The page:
Barrhead in Wonderland!
Hundreds from all over the area pack downtown for spectacular Street Festival
For a day, downtown Barrhead became a wonderland where anything seemed possible.
There were stick-legged giants who roamed Main Street in multi-coloured costumes like medieval jesters. They called themselves Twinkle, Bubbles, Sparkle and Kodiak and wore glittering masks and three-pointed hats with jingle bells.
There were joyful children everywhere with painted faces, some sporting cats’ whiskers and drooping crimson tongues, others with the look of superheroes like the Incredible Hulk.
There was Aaron, an enormous blue heron, ready to take any passing child under his wing for a few seconds and a huge A &W bear with the friendliest hug imaginable.
There were also air-filled characters of every description and colour created at lightning speed by a wizard known as Dan the Balloon Man.
Yes, there was magic in Barrhead during Saturday’s Street Festival. It was as if a children’s fairytale had come to life and all the innocent wonders captured in brightly illustrated pages were suddenly real and could be seen, heard and even touched.
It was a day of smiling and laughing, a day when anger and cynicism had no place.
Adults as much as youngsters could find something to delight and entertain. It could have been paintball shooting or a merchant market selling everything from flowers and jewellery to glass and crockery. Or it could have been a booth promoting Victorian pleasure parties.
It could have been the pie-eating contest on a flat deck outside Dennis Donkers’ Barrhead Bakery, always a huge crowd pleaser. Or it could have been the simple pleasure of sitting back with an ice cream or cup of coffee and watching a sea of smiling faces.
How many came to the annual festival? It was hard to tell. From the moment the first pancake breakfast was served at the Gazebo at 9 a.m. to the late afternoon after the 3:30 p.m. draw for grand prizes, hundreds had filled Main Street.
There were many who came from surrounding communities like Thunder Lake and Lac La Nonne. Some drove 100 kilometres from Edmonton or Whitecourt. Surprisingly, there were also quite a few from Westlock, which was holding “Wacky Saturday.”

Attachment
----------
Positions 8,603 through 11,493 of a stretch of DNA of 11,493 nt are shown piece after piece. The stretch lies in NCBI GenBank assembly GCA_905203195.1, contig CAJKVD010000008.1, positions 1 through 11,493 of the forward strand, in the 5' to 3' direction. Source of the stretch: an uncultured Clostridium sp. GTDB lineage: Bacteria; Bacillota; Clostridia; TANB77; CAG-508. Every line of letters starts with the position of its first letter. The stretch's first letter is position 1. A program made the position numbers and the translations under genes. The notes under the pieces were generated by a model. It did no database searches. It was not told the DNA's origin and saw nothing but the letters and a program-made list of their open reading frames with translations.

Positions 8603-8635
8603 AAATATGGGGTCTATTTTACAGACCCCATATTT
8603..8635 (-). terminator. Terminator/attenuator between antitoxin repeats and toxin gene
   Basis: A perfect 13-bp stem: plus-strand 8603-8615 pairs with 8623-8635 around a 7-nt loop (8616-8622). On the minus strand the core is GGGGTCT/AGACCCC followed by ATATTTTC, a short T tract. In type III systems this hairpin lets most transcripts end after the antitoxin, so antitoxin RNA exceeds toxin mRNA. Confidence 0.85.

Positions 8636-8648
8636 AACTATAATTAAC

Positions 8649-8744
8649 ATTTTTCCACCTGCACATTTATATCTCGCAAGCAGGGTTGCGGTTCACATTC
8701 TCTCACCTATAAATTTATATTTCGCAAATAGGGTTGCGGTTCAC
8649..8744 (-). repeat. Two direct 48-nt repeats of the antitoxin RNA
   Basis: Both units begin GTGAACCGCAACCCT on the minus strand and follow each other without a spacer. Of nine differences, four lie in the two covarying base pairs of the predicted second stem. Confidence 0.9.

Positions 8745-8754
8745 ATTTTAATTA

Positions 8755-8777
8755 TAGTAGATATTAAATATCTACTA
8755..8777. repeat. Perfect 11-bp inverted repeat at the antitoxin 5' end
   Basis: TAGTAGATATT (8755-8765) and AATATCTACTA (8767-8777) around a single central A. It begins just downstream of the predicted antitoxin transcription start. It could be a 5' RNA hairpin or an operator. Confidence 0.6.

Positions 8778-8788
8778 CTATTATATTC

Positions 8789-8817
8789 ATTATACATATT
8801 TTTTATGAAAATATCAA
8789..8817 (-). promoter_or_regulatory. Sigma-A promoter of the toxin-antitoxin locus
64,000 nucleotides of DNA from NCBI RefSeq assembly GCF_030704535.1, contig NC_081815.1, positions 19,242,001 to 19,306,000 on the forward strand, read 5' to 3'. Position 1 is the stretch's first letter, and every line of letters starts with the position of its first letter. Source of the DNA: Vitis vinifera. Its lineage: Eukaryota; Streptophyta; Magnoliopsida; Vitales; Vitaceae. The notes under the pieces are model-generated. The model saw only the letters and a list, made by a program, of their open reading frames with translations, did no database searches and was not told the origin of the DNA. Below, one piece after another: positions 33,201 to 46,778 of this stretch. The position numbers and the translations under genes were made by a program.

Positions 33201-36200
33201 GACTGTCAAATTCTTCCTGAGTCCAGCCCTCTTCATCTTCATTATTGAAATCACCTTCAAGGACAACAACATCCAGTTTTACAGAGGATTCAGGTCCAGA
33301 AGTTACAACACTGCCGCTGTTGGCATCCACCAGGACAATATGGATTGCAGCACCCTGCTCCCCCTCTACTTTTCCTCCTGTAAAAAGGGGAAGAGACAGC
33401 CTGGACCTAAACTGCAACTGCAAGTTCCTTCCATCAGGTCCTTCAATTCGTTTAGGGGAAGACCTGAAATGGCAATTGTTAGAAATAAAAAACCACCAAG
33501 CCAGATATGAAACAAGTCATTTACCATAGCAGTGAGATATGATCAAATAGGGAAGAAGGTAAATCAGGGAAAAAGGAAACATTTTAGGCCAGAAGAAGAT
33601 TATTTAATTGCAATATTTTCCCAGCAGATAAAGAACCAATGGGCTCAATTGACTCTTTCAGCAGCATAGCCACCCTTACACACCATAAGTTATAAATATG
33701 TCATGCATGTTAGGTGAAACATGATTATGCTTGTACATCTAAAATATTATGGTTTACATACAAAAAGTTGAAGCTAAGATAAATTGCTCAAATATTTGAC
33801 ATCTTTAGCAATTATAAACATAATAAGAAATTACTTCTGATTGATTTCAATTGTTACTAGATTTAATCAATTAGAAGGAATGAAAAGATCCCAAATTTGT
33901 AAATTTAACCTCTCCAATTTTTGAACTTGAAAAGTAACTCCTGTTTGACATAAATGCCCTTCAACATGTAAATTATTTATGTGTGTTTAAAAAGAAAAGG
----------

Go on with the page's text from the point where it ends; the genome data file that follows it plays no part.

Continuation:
The weather was mainly dry and cool, perhaps a little chilly for those expecting another sun-baked day. Occasionally there were spots of rain, but nothing more than that.
Festival committee chair Carol Farnalls was delighted with the response to the event, which again carried an old-fashioned penny carnival theme.
Among the attractions were pony rides, a petting zoo, bouncy castles, free helium balloons, a firefighter’s competition for children, carnival games for kids, POW paintball, art club show and sale, photo club show, and Fyfe’s Stomp Rockets.
The stilt walkers were again a highlight. At about 10 feet tall, they helped more than anything to create a fairytale atmosphere. Few could resist the temptation of being photographed next to them.
From the National Stilt Walkers of Canada, they were head, shoulders and sometimes knees above everyone else. One of them, Mariann Sinkovics, called herself Bubbles. Originally from Hungary, she has been doing it about a year.
“Everybody down below looks very sweet and vulnerable,” she laughed.
From 11:30 a.m. onwards the flat deck opposite Barrhead Bakery attracted plenty of attention, firstly with doughnut decorating, an activity that completely engrossed four-year-old Keira Roska. She seemed oblivious to everything around her as she kept adding sprinkles to her doughnut.
“She loves doing it,” said mother, Janet. “She loves all colours, but her favourite colour is blue. At home she is always decorating cookies and helping out in the kitchen.”
Then came the pie-eating contest. Donkers challenged adults to give it a go and found a willing competitor in Dani Holmberg.
Trying to stuff away a pie in the fastest time is usually a male preserve, so Dani’s participation added extra interest. And she got off to a great start.
Finally, however, she was left ruing her choice of chocolate. “It was a really bad decision,” she laughed. “But it was good fun. I’ve wanted to do it all my life.”
Also well attended were the petting zoo and pony rides near the gazebo.
Four-year-old Jessica Urwin, from Edmonton, couldn’t get enough of riding. After each ride, she appealed to her mother for another one. When The Leader left the riding area, Jessica was starting her third ride.
Mayor Brian Schulz described the festival as a fantastic way to kick off the summer. “The nicest part was coming downtown and seeing so many people enjoying themselves,” he said.
Schulz thanked downtown business people and the Chamber of Commerce.
“There are hidden jewels down Main Street and it’s wonderful that people have a chance to discover them,” he said.
By late afternoon the crowds had thinned in Main Street. People drifted away, holding balloons, prizes, market purchases or simply memories of a good time. The sky remained overcast, but there was sunshine in everyone’s hearts after another spectacular festival that seems to get bigger and better each year.
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